“Hey, Eben,” Myra texted. “My fatwa still stands. You’re going to be dead before Christmas.”


“Forgive me, old girl. If I’m not near the girl that I hate, I hate the girl that I’m near.”


“Same aggressive jerk. Still calling yourself ‘Coyote’? Get real. You’re not the trickster. Just another three-card monte dealer trolling Wall Street.”


Time was suspended as they pushed and pulled at old memories. This was a woman he could have ruined just for the thrill. 


The nurse interrupted. “Will you put down that computer long enough for me to do this EKG?”


“Piss off,” he shouted. “Feel free to use my water bottle for a rectal thermometer.”


Returning, Myra wrote, “Ciao, Eben. Got to go. I’ll be waiting in hell for you.”


Two wives had come and gone, both bitch goddesses. But Myra was his forever enemy. Hate and love were two sides of the same coin. Nurse asked why he was chuckling. 


“I was remembering when a lovely lady and I were caught hiring the same law firm to destroy each other. What a glorious ending then, when the Feds went after her!” More laughter came to his gut, recalling the time Myra saw him at DeGaulle Airport Duty-Free Shop and threw a two-hundred-dollar bottle of Scotch at him.  Love of battle was so exhilarating! 


“You’re weird,” Nurse said. He overheard her talking outside: “Gotta have a heart to have a heart attack.” 


She was back an hour later. “You got a visitor.”  


He looked up at the only person who had remained constant over the years.  Bergerson was friend, confidant, and lawyer. “What’ve you got today?”


“Mail, Ebenezer. Paperwork. No problem. I got you covered.”


“Bergy, I’d like Stella to make sure my houseplants are watered when she comes to clean,” he said. “And while I think of it, if something should happen — you know, something — see that she gets a nice gift from my estate. Five figures, at least.”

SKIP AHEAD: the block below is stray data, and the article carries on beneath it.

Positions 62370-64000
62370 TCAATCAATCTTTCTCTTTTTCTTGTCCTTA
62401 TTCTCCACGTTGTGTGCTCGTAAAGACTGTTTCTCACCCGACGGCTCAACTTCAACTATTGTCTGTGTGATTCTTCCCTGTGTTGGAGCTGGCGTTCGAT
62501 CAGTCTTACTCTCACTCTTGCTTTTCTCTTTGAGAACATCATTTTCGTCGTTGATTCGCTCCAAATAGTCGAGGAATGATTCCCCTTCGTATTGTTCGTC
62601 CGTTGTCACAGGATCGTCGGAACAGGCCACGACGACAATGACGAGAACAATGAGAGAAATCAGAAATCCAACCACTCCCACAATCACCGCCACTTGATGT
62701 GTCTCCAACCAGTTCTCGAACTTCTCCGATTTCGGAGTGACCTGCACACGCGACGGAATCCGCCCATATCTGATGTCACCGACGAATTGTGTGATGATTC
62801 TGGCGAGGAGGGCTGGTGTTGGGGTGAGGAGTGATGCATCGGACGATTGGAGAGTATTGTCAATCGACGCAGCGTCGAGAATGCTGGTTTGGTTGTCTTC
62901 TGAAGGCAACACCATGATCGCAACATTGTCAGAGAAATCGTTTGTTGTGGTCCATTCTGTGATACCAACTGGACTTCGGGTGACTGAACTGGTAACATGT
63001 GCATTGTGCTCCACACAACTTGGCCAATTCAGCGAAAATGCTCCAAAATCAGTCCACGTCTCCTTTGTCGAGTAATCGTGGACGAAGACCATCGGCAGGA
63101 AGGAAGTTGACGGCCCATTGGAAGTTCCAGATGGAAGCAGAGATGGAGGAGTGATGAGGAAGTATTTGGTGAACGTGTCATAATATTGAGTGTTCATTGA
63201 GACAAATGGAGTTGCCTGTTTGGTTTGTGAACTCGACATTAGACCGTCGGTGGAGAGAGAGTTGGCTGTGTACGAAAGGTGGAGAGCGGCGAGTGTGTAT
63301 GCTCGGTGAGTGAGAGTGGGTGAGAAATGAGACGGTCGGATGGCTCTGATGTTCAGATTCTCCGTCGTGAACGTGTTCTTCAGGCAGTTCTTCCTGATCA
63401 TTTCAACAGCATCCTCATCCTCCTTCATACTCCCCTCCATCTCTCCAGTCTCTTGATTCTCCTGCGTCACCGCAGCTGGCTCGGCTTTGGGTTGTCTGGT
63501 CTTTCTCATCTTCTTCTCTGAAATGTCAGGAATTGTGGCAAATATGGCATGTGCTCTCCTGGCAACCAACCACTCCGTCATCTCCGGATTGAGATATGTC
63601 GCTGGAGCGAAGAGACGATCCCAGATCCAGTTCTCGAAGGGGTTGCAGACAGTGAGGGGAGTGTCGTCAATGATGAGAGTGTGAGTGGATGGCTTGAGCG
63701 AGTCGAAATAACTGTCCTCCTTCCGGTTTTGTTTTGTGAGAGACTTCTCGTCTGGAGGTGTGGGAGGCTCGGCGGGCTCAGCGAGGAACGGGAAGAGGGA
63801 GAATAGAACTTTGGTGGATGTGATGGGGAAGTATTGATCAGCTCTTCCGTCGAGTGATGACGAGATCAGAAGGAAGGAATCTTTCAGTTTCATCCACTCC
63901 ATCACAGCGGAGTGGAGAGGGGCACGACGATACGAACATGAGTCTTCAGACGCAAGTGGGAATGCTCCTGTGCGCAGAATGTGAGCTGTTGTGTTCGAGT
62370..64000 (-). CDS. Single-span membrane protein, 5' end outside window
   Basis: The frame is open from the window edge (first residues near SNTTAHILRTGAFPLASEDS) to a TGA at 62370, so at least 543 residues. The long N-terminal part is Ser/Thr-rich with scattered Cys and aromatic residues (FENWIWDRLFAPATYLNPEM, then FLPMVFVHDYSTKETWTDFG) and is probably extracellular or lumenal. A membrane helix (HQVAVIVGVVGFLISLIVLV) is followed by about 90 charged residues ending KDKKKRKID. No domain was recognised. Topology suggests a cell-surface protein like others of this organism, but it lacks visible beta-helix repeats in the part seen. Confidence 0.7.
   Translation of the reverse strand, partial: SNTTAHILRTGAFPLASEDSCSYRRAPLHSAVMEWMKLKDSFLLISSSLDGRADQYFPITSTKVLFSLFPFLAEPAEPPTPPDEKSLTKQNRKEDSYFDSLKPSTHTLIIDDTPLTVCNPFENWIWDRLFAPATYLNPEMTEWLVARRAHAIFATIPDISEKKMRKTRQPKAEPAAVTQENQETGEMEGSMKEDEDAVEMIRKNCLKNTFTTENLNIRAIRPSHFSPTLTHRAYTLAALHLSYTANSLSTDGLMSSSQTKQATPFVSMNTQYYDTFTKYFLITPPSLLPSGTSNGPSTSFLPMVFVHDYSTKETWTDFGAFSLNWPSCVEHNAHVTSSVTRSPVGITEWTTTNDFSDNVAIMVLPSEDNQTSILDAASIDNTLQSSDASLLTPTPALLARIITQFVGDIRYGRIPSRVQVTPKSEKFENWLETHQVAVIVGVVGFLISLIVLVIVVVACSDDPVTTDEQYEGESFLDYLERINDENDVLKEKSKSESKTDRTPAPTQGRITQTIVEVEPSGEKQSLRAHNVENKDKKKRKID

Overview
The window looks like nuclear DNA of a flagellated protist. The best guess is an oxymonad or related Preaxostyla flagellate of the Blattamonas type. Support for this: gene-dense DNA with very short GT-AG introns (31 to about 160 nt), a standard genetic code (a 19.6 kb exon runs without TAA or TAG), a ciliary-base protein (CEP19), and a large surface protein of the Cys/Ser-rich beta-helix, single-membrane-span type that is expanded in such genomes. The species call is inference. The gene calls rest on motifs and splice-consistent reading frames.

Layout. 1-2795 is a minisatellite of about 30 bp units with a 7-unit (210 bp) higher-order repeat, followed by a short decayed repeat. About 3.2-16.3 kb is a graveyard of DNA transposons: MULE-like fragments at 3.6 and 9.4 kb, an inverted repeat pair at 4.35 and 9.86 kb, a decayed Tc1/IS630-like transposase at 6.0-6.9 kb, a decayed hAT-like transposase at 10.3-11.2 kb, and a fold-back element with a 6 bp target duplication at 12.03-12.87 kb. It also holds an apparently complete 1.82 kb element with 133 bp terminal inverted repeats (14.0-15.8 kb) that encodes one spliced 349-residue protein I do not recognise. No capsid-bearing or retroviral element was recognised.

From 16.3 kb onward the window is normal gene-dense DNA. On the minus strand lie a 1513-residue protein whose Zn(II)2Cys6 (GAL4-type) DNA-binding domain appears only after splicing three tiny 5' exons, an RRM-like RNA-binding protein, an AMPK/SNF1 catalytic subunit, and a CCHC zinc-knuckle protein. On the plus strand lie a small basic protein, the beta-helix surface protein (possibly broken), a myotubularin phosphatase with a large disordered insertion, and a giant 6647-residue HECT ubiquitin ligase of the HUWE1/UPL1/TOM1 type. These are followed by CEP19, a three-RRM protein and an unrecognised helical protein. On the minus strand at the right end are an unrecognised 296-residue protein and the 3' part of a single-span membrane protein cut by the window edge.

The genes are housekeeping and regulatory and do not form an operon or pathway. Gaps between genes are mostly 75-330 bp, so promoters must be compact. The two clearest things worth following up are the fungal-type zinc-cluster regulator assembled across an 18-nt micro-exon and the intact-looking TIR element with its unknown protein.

“Reminds me,” Bergerson said, sitting down. “I had a call from a lawyer in Manhattan. Remember Myra Kostyrka? You and her in those epic battles?”


Eben pushed the laptop aside and stared hard. “Yes.”


“Her lawyer said she died yesterday. 


Yesterday? Then who. . . ?


Aloud, he said, “I’ll miss that bitch. It wasn’t about the money. Just the chase.”


“Before she died, she told the lawyer to get a message to you. Said she’s the Ghost of Christmas Yet to Come. Said she’ll see you soon for payback. What’s that mean?”


Eben managed a crooked smile. “She wants a rematch. For old times’ sake.” 




Walt bounces between writing genres, from mystery to humor, speculative fiction to romance, with a little historical nonfiction thrown in, for good measure. His work has appeared in print, and online, in over two dozen publications. Two volumes of short stories, Cruising the Green of Second Avenue, were available until his publisher ceased operations. He’s also bounced from Fortune 500 firms to university posts, and from homes in eight states, and to a couple of Asian countries. He now lives in New Jersey, a nice place to visit, but he doesn’t want to die there.

W. Jack Savage is a retired broadcaster and educator. He is the author of eight books including Imagination: The Art of W. Jack Savage (wjacksavage.com).  To date, more than fifty of Jack’s short stories and over a thousand of his paintings and drawings have been published worldwide. Jack and his wife Kathy live in Monrovia, California.

In Association with Black Petals & Fossil Publications 2019